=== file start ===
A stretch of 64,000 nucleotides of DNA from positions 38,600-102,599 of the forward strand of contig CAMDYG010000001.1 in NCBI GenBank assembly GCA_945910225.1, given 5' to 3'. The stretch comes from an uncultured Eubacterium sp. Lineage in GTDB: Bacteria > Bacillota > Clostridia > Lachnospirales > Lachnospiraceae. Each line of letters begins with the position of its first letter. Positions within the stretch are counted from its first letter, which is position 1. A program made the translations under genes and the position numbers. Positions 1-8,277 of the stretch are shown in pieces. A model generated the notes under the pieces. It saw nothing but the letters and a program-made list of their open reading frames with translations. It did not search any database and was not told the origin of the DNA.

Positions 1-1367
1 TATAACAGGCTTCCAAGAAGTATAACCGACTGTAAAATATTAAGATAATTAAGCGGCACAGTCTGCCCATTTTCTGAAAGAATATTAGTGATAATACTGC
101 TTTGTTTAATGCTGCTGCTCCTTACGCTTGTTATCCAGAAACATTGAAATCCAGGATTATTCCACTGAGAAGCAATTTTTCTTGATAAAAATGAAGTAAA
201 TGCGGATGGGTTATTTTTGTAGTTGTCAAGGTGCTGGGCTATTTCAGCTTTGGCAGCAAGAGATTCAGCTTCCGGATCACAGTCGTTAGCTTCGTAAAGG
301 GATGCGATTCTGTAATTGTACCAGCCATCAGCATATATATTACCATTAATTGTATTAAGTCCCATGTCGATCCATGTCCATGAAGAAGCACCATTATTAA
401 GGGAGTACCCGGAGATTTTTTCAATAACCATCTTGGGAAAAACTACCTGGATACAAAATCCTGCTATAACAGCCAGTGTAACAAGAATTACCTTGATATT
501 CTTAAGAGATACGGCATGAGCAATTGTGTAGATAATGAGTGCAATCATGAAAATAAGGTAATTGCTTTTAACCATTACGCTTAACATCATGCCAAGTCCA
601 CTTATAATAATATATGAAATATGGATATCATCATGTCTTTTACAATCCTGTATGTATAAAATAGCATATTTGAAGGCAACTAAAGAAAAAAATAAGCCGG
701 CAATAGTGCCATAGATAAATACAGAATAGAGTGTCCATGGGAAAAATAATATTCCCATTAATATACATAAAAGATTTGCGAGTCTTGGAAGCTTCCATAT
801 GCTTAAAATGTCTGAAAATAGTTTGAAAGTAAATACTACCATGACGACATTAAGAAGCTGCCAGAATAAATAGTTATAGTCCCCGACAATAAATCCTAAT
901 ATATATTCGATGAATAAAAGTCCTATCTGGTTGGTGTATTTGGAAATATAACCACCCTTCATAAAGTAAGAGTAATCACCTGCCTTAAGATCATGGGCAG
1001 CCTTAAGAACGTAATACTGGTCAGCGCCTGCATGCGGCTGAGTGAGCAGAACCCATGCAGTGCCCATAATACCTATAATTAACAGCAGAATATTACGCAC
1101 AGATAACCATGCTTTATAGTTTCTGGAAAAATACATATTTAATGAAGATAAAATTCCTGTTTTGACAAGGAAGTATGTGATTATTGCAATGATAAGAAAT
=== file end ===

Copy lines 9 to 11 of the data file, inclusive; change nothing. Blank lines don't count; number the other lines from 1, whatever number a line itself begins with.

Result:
601 CTTATAATAATATATGAAATATGGATATCATCATGTCTTTTACAATCCTGTATGTATAAAATAGCATATTTGAAGGCAACTAAAGAAAAAAATAAGCCGG
701 CAATAGTGCCATAGATAAATACAGAATAGAGTGTCCATGGGAAAAATAATATTCCCATTAATATACATAAAAGATTTGCGAGTCTTGGAAGCTTCCATAT
801 GCTTAAAATGTCTGAAAATAGTTTGAAAGTAAATACTACCATGACGACATTAAGAAGCTGCCAGAATAAATAGTTATAGTCCCCGACAATAAATCCTAAT